eventbannerscaled

Happy Cooking and Happy Eating

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Posted in Desserts | Tagged: , , | 3 Comments »

Durga Puja

Posted by Sudeshna on October 2, 2008

Durga Puja is a very special occassion for all of us. All year through we wait to spend these 4 days with the best grandeur possible.



Wait for the special recipes for the Pujas.

Posted in Chicken, Desserts, Dinner, Egg, fish, More to rice, Niramis(Vegetarian), potato, snacks | Tagged: , | 1 Comment »

Chaler Payesh

Posted by Sudeshna on August 24, 2008

I always had a sweet corner for sweets. I used to devour sweets whenever I got the chance. I remember those days from school, I used to study at night and my mom always kept sweets loaded in the fridge. My way of taking a break from study was to get hold some sweets and have them.

Those days are gone, and so are the streets of Kolkata, where you’ll find sweet shops on every road. I really miss every kind of sweet, be that the world famous rasogolla, or not that famous chanar sandesh. So, thought of taking up the task to myself; satiating my sweet tooth, preparing something straight from my kitchen.

I was all set to prepare Mugh-daler-laddu. Everything was at place, all the ingredients, I had started making it too. Towards the end of my preparing it I got a call from my mom, adnd almost forgot that the oven was on. I jumped back smelling the burnt smells from kitchen, but everything gone. There was only a charred mass left out in the wok. In addition to this mess, I had to wash the utensil: that was really an awful experience.

But, as usual I never loose heart. So the next day I again set up to prepare something sweet, this time it was not the same as the other day. I prepared chaler-payesh and wow, it was really awesome. Here is it for all of you.

Today is janmasthami, there is Puja going at my home in Kolkata, again missing my family a lot. Neways this preparation is for my mom, and sending it to Festive Food Event hosted by Purva.

Also sending it to Anisheetu’s SWC-Karntaka event. Living inBangalore for more than a year now Ijust couldn’t control myself to send this Bengali style Chaaler Payesh for the Karnataka food event, though the payesham is not much different from this paayesh.

Serves 4

Ingredients:

Sweet smelling Rice (Gabindobhog er chaal): 100gms

Milk (Dudh): 1 ½ l

Sugar (Chini): 150gms

Ghee: 1 teaspoon

Cashew nuts(Kaju Badam): 10gms,

Raisins (Kismis): 10gms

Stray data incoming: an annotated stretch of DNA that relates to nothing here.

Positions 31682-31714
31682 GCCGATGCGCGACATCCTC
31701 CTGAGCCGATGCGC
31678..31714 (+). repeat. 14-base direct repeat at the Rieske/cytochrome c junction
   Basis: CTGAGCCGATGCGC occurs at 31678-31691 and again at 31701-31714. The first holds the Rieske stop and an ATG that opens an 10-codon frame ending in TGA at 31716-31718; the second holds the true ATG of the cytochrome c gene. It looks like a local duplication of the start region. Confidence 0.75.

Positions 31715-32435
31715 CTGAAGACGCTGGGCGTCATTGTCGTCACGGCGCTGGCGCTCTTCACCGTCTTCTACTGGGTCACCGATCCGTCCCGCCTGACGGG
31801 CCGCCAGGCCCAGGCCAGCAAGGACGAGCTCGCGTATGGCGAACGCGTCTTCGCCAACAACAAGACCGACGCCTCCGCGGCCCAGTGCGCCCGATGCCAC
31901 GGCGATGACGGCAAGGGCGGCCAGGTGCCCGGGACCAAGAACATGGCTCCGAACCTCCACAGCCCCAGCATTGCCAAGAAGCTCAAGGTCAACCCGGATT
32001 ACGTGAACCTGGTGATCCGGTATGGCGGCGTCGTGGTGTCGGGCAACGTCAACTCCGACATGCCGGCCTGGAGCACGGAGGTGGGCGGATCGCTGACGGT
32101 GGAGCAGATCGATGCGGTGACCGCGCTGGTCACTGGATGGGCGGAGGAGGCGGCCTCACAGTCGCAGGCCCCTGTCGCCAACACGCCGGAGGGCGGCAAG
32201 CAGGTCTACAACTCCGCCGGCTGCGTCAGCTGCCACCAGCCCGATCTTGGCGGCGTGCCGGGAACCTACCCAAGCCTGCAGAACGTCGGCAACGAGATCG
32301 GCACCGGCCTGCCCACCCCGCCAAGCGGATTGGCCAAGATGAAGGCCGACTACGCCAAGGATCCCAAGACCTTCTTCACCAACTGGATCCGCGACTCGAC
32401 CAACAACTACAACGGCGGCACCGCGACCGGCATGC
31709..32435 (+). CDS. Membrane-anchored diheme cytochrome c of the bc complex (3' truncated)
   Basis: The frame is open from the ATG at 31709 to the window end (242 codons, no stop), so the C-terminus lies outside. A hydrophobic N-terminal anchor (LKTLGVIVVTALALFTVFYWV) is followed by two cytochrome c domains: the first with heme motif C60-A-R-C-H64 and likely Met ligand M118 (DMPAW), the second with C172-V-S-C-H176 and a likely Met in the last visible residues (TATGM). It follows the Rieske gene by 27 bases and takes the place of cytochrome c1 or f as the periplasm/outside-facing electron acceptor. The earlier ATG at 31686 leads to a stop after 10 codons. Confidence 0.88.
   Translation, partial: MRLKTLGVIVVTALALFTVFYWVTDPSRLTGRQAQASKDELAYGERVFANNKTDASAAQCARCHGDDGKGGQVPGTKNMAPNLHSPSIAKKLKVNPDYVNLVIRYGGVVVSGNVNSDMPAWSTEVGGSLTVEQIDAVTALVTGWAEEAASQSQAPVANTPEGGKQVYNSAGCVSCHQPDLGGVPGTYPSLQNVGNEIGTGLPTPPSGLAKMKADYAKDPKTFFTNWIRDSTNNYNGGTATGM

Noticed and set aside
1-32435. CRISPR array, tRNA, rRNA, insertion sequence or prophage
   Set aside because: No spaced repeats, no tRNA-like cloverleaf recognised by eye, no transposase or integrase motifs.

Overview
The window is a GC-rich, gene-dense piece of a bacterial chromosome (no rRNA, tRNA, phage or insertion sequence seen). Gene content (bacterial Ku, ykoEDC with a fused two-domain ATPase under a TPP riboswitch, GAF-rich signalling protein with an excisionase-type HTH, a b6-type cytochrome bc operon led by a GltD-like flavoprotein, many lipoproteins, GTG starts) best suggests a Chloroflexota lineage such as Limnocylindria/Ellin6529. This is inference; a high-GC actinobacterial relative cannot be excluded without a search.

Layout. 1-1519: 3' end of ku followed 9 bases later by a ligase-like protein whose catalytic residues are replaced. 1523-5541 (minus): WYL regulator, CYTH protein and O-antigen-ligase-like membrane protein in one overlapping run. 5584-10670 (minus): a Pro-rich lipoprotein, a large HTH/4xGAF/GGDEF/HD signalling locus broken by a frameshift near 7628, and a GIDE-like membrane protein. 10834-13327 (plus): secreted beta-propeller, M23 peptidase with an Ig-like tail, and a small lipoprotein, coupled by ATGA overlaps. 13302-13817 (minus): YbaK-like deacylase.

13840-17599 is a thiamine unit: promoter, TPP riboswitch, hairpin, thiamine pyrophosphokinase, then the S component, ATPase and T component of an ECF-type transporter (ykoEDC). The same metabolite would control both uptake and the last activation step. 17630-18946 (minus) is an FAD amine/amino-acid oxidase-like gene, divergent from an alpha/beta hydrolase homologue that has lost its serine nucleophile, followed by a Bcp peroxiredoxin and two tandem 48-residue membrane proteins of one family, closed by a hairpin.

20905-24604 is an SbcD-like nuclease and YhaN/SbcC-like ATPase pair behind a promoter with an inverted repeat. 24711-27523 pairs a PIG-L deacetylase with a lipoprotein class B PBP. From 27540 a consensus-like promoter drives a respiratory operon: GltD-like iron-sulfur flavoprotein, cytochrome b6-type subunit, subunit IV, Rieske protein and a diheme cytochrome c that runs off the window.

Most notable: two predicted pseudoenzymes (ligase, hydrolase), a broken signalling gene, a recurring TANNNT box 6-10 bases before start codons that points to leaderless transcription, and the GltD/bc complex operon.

Green cardamom (Choto Elaichi): 3 or 4

Almonds (Badam): 5 or 6

Bay leaf (Tej Pata): 1 or 2

Almonds and Cashew -courtesy Flickr.com

Almonds and Cashew -courtesy Flickr.com

Preparation:

  • Boil the milk in very low flame, and let it condense till it become almost ¾ its original volume.
  • Meanwhile, add ghee to rice and mix well.
  • Drop in the rice when the milk is ready, and now cook on high flame, stirring often.
  • As the rice gets cooked add sugar, green cardamom, bay leaf.
  • Keep on flame till the sugar melts.
  • Throw in the cashew nuts and raisins.
  • Serve hot or refrigerate, as you like it. Garnish with raisins, almonds, cashew nuts or any other dry fruits of your choice.

Tips from Granny:

  • If you dont get Gobindobog, then work out with good quality Basmati rice
  • You can also leave out the ghee, but that does not allow the rice to stick to each other.
  • The more you condense the milk, the better it tastes.
Payesh

Payesh

Payesh

Payesh

Posted in Desserts, More to rice | Tagged: , , , , , , , | 4 Comments »

Kala Paturi

Posted by Sudeshna on May 23, 2008

I had been writing about different dishes, fish, chicken , vegetables and everything but nothing about desserts. So thought of writing about a sweet for those who have that extra sweet tooth and even if you don’t have , I’m sure you’ll definitely like this one. This is a special sweet, typically Bengali, which you will never find in any shop throughout India I bet.

The sweet gets its name from the banana bowls it is served on, and if you don’t find any banana leaf to serve then just call it “Chhenar Sandesh”.

Ingredients:

Milk (Dudh) : 2 litres

Lemon (Lebu): 1

Caster sugar (Guro chini): 2 tablespoons

Raisins (kismis): 10 /15

Rose water (Golap jal): 2 taespoons

Banana leaves (Kala pata)

Preparation:

  • Heat the milk in a pan, as it starts boiling pour in lemon juice or calcium lactate.
  • The milk will form farmer’s cheese or chhena, drain out the water.
  • Take the chhena in a plate and mash it well, and continue doing so till the surface becomes oily. You can feel with your fingertips that there are no lumps in it.
  • Add the caster sugar and the rose water and mash again till it is well mixed.
  • Make small round balls and add a raisin over each ball.
  • Put the balls in small banana leaf bowls. You can also serve it without the bowls, those are only for decoration.

Serve at the dinner table and enjoy that great Bengali feeling, anywhere anytime. Happy cooking and happy eating.
Sending it for Monthly Mingle – Low Sugar Treats
Picture: Courtesy my Sis, PUPU

Posted in Desserts | Tagged: , , , , , , , | 3 Comments »